I just finished reading Nana by Emile Zola, a deliciously risqué novel about Paris and the demimonde at the end of the 1860s. I haven’t read anything by Zola since college but I was inspired to read it by the current exhibition at the Art Institute of Chicago.
After touring it or the second time, I’m totally under the spell of Impressionism, Fashion and Modernity. As everyone who has written about the exhibit has said, it’s a delectable feast of paintings of the Impressionism period by Manet, Monet, Renoir, Degas, Morisot, Tissot and others, drawn from the Art Institute’s own excellent collection, and featuring exceptional works from the Musee d’Orsay in Paris and the Metropolitan Museum in New York.
The art is enhanced by beautifully displayed archival gowns and accessories of the period. Most important, the exhibit signage weaves a compelling story about societal and cultural change of the period from the 1860s through ca. 1890 and its impact on women’s apparel and lives.
At one of the Art Institute lectures on the exhibit, the speaker talked about other artists of the period and mentioned the writings of Emile Zola and especially his novel Nana, which features lavish descriptions of the costumes, décor and customs of the Second Empire in Paris. (Image: Cover of the original French edition, courtesy of Wikipedia.)
I had never read Zola’s novel, so I downloaded it to my Kindle when I got home that day. From the first chapter, I was amazed at Zola’s attention to detail of women’s costumes and the décor of the period.
The protagonist, Nana, is a young up-from-the-streets courtesan who becomes famous as “la blonde Venus” playing the lead in a fictional operetta, where she appears clothed only in a head-to-toe veil. She can’t act and can’t sing. But she is beautiful, voluptuous and charismatic. Nana is irresistible to wealthy Parisian men of all ages. In the beginning, she wants to find a man who can help support her and buy her suitable gowns and jewelry. But her tastes expand to include mansions, horses, servants – all requiring more and richer men. She becomes more and more grasping, profligate and promiscuous and ruins each of the men in turn until finally creating her own downfall.
The story is vivid, dramatic and quite erotic (without X-rated detail). Most of the chapters in the book detail the happenings at a given event. The opening night at Théâtre des Variétés. A midnight dinner party at Nana’s home. A day at the races, when a filly named Nana owned by one of her admirers miraculously wins the race despite early odds against it. An engagement party for the daughter of Nana’s chief “sugar daddy,” who is about to go bankrupt. The crowd scenes–masses of fashionable people gossiping, chattering, flirting—are especially noteworthy. The first half of the book is a little slow but the second half is full of energy and speeds to the denouement.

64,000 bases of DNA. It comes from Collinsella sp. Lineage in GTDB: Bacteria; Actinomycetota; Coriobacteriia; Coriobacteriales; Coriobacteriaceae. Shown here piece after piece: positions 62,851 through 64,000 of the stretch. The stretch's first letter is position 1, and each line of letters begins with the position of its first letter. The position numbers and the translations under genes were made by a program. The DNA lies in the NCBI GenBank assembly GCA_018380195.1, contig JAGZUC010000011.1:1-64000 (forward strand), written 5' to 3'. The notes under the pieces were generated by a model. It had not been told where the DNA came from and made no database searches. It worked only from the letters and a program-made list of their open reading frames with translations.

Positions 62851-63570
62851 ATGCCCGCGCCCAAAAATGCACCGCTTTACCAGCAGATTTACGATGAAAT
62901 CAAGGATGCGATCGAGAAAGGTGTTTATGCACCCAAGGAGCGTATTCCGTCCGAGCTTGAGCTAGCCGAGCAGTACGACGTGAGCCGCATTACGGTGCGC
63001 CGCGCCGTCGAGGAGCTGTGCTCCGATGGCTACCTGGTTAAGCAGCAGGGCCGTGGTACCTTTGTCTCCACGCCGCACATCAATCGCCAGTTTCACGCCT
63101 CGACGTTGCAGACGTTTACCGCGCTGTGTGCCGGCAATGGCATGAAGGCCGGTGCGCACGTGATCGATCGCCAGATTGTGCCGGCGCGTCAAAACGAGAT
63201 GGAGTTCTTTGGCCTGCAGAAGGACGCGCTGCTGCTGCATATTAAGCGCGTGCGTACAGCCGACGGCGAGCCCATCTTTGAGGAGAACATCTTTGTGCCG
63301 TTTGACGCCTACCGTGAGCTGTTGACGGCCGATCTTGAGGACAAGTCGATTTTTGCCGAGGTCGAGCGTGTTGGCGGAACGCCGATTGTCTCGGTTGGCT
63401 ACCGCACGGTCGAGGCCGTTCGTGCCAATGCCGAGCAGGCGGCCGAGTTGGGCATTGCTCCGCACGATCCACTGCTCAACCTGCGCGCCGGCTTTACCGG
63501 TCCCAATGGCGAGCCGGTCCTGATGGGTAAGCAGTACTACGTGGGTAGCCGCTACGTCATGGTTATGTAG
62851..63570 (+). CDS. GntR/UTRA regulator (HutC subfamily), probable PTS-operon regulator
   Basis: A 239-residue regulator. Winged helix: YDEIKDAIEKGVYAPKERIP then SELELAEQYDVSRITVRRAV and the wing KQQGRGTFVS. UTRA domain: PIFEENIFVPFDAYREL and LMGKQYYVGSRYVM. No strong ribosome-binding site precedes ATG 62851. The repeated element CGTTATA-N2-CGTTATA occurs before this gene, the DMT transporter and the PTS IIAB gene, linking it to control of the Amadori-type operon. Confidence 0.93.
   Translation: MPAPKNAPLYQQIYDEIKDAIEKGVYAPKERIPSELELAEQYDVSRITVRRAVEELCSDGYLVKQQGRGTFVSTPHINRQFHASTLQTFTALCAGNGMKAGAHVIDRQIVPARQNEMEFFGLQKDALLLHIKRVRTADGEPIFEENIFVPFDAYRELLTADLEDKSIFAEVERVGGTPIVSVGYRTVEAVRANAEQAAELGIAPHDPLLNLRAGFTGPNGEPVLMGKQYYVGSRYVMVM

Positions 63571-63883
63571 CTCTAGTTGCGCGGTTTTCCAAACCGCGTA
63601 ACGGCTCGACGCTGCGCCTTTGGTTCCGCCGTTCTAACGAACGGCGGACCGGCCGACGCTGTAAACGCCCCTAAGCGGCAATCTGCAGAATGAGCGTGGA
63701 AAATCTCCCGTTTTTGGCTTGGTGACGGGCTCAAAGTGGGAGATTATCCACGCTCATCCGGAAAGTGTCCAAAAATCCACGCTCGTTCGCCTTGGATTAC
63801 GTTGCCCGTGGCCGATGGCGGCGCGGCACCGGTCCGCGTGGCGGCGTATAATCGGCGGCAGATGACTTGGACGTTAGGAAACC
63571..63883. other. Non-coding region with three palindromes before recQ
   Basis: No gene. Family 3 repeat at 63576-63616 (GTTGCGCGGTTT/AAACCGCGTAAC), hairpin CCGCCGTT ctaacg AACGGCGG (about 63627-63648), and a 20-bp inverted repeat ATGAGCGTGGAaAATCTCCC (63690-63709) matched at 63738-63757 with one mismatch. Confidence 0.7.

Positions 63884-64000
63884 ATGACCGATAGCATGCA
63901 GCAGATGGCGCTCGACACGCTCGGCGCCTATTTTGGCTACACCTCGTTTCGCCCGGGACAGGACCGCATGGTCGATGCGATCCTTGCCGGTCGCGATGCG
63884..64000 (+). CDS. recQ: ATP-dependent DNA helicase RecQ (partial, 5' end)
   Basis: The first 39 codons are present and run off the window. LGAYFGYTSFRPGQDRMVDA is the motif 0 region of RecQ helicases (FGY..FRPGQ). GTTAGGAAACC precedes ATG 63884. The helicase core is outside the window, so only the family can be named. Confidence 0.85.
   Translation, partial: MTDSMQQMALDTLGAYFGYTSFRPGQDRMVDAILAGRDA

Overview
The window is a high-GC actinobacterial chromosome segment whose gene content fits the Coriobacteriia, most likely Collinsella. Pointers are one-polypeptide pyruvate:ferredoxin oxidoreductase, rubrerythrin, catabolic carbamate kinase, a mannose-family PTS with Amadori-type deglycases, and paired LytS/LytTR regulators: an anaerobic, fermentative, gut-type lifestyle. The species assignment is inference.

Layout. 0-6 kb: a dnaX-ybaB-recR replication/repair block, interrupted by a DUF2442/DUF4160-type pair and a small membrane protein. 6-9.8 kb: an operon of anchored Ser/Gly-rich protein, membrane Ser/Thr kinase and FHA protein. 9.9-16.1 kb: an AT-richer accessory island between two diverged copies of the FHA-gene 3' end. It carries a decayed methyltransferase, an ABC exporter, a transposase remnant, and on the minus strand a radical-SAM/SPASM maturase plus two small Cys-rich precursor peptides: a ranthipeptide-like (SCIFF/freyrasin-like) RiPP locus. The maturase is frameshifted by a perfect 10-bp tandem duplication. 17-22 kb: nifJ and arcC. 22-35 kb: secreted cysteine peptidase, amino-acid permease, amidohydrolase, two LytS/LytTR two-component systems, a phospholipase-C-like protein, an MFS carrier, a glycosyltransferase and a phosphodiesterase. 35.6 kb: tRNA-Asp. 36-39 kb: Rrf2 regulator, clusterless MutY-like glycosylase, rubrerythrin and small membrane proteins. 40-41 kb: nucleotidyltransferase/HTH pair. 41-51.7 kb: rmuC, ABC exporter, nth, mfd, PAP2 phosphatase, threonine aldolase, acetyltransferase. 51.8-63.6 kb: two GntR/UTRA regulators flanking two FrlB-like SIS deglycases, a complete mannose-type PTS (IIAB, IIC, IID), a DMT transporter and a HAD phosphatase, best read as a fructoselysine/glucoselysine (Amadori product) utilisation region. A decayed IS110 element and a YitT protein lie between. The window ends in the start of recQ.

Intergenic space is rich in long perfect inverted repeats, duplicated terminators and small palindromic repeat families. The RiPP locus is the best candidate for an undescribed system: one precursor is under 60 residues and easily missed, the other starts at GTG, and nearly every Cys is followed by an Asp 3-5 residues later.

You could say that Nana prefigures the celebrity culture of the 21st century. The book is about wealth, sex and society and shows us how the fashionable set lived in Paris in the last few years of the Second Empire. The book was a huge success when it was published in 1879.
Nana on screen
Does Nana sound like a movie? It’s been made into movies four times. I started to watch the one that was available online (streaming on Netflix) and decided I’d rather finish the book. It is the 1982 Italian version (everyone speaks English) directed by Dan Wolman. This Nana is very racy (lots of female nudity) and very loosely based on the novel. I would like to see the 1926 version by Jean Renoir; I’m looking for a DVD.
Also by Zola
Zola, a prolific writer, wrote another book that’s related to the Impressionism/fashion exhibit. Titled Au Bonheur des Dames or The Ladies’ Paradise, it’s set in the world of a department store, an innovation of the 19th century as detailed in some of the Impressionism/fashion displays. The store is modeled after Le Bon Marché (still in business today and owned by LVMH Luxury Group) and details the operations of the department store. Retailing is a part of my business background and so these stories fascinate me. I’ve written about my retailing life in this article about Mr. Selfridge, the PBS series that has a strong Chicago connection. Season two will be showing in 2014.
And one more reading suggestion
Julia Gray, a Chicago writer, has written an excellent article on the strange copyright issues connected to the photography of Vivian Maier, whose work has become famous since her death in 2009. Check out the article at Gapers Block. Gray’s article also describes how Maier’s film, negatives and other photographic possessions were bought in rental storage locker auctions, mainly by three people who have profited from her work in various ways.